July 14th, 2020, marks the fifth anniversary of the Joint Comprehensive Plan of Action (JCPOA) Agreement, often referred to as the Iran Nuclear Deal (or simply the Deal) - the Deal that wasn't. It was yet another attempt at regime change.
Of all the plans to control Iran beginning from Operation Ajax to Operation JCPOA and everything in between, the Iran Nuclear Deal was by far the most devious attempt at undermining the sovereignty of Iran - one way or another. The Greek's Trojan Horse pales compared to this dastardly scheme. Years in the making, the crafty plan even prompted Stockholm International Peace Research Institute (SIPRI) to nominate John Kerry and Javad Zarif to recipients of the Nobel Peace Prize.
As such, it is high time that the Deal's planners, their motivations and their associations were discussed in order to grasp the depth of the deception.
Iran, due to its geopolitical position, has always been considered a jewel in the crown of the colonial powers. Attempts to conquer Iran through a proxy which started with Operation Ajax in August 1953, at the behest of the British and carried out by the CIA were not abandoned even with the ousting of America's man, the Shah. Although the Islamic Revolution reclaimed Iran's sovereignty, America was not ready to abandon its plans of domination over Iran, and by extension, the Persian Gulf.
The Persian Gulf has been the lynchpin of US foreign policy. "To all intents and purposes," a former senior Defense Department official observed, "'Gulf waters' now extend from the Straits of Malacca to the South Atlantic." Nevertheless, bases nearer the [Persian] Gulf had a special importance, and Pentagon planners urged "as substantial a land presence in the as can be managed." (Anthony H. Cordesman, "The Gulf and the Search for Strategic Stability", Boulder: Westview, 1984).
Having failed in numerous attempts including the Nojeh coup at the nascent stages of the IR Iran's newly formed government, war, sanctions, terrorism, and a failed color revolution, the United States needed other alternatives to reach its goal. Unlike the illegal war against Iraq, war with Iran was not a feasible option. The United States was aware of its inability to wage a successful war against Iran without serious damage to itself and its allies.
When George W. Bush took office, he commissioned a war exercise to gage the feasibility of an attack against Iran. The 2002 Millennium Challenge, was a major war game exercise conducted by the United States Armed Forces in mid-2002. The exercise, which ran from July 24 to August 15 and cost $250 million, proved that the US would not defeat Iran. The US even restarted the war games changing rules to ensure an American victory, in reality, cheating itself. This led to accusations that the war game had turned from an honest, open, playtest of U.S. war-fighting capabilities into a controlled and scripted exercise intended to end in a U.S. victory to promote a false narrative of US invincibility.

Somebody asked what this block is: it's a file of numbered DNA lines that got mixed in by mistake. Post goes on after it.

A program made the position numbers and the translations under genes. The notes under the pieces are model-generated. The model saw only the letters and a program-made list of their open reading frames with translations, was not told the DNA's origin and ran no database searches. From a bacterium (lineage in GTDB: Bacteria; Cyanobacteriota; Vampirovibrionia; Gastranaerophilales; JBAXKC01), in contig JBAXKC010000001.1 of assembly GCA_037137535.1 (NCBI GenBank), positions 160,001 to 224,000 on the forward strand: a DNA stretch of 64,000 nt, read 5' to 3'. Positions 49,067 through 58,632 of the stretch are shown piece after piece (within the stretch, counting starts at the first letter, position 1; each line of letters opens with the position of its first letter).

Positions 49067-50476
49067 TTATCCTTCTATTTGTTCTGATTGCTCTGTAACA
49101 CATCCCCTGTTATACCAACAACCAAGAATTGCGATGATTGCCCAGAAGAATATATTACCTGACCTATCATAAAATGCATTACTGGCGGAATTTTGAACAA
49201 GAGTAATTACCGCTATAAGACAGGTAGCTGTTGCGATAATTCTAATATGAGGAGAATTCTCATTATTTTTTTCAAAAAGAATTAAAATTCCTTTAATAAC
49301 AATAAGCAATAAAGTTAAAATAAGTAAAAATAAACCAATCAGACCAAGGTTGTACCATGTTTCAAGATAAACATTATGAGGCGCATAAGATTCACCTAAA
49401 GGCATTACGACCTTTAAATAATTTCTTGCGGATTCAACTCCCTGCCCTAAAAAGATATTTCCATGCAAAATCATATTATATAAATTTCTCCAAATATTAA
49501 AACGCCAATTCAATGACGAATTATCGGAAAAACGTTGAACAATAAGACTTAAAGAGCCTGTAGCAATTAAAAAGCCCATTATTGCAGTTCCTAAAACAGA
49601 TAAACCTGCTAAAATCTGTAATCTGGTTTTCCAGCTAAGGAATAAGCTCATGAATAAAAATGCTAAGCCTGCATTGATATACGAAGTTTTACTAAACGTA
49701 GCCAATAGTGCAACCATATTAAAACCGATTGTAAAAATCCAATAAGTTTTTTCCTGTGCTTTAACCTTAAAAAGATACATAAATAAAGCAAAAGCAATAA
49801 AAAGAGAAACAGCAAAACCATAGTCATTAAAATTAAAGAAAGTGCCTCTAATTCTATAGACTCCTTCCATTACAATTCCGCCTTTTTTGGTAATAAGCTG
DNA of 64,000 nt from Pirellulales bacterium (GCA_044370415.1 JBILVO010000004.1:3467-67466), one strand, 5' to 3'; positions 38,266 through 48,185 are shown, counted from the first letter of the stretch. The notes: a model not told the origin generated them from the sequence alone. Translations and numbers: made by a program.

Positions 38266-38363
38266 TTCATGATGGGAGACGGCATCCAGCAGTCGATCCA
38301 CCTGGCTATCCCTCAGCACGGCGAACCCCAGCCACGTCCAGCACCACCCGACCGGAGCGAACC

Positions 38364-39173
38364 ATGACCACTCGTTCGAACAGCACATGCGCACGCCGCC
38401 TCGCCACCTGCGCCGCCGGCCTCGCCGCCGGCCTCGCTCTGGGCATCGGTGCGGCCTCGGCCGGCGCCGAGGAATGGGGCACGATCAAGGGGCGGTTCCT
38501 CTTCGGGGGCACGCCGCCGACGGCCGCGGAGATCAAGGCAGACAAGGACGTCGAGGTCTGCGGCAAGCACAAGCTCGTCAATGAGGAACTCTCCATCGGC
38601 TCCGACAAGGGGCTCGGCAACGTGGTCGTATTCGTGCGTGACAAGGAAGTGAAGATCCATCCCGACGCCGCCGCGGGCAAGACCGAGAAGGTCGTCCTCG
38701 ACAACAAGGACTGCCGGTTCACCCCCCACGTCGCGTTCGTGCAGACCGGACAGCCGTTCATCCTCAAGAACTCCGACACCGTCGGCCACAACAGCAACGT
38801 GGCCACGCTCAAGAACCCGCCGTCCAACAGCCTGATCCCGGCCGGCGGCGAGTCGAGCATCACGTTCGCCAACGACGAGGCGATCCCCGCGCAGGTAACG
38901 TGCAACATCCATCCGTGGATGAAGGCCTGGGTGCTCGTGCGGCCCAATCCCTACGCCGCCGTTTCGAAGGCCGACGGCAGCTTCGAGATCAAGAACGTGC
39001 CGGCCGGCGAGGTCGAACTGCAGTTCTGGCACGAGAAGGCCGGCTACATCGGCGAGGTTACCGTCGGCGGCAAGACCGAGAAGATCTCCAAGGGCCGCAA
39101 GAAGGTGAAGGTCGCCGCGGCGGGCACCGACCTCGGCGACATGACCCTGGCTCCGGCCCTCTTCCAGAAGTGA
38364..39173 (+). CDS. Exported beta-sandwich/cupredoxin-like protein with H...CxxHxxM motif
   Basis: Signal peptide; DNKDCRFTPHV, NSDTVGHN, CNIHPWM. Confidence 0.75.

For this reason, the United States continued its attempts at undermining Iran's sovereignty by means of sanctions, terror, and creating divisions among the Iranians. The JCPOA would be its master plan.
A simple observation of Iran clearly suggests simple ideological divisions among the Iranian people (pro-West, anti-West, minorities, religious, secular) which have all been amply exploited by the United States and allies. None of the exploits delivered the prize the US was seeking. And so it was that it was decided to exploit the one factor which united Iranians of ALL persuasion. Iran's civilian nuclear program.
In an interview with National Public Radio (25 November 2004), Ray Takyeh (Council on Foreign Relations CFR and husband to Iran expert Suzanne Maloney of Brookings) stated that according to polls 75-80% of the Iranians rallied behind the Islamic Republic of Iran in support of its nuclear program, including the full fuel cycle. In other words, the overwhelming uniting factor among the Iranians for the Islamic Republic was the nuclear program. (USIA poll conducted in 2007 found that 64% of those questioned said that US legislation repealing regime change in Iran would not be incentive enough to give up the nuclear program and full fuel-cycle). The next phase was to cause disunity on an issue that united Iranians of all stripes: negotiate away the nuclear program.
The first round of nuclear negotiations 2003-2005 dubbed the Paris Agreement between Iran and the EU3 proved to be futile, and as one European diplomat put it: "We gave them a beautiful box of chocolate that was, however, empty." As West's fortune would have it, the same Iranian officials who had participated in the 2003-2005 negotiations would negotiate the JCPOA.
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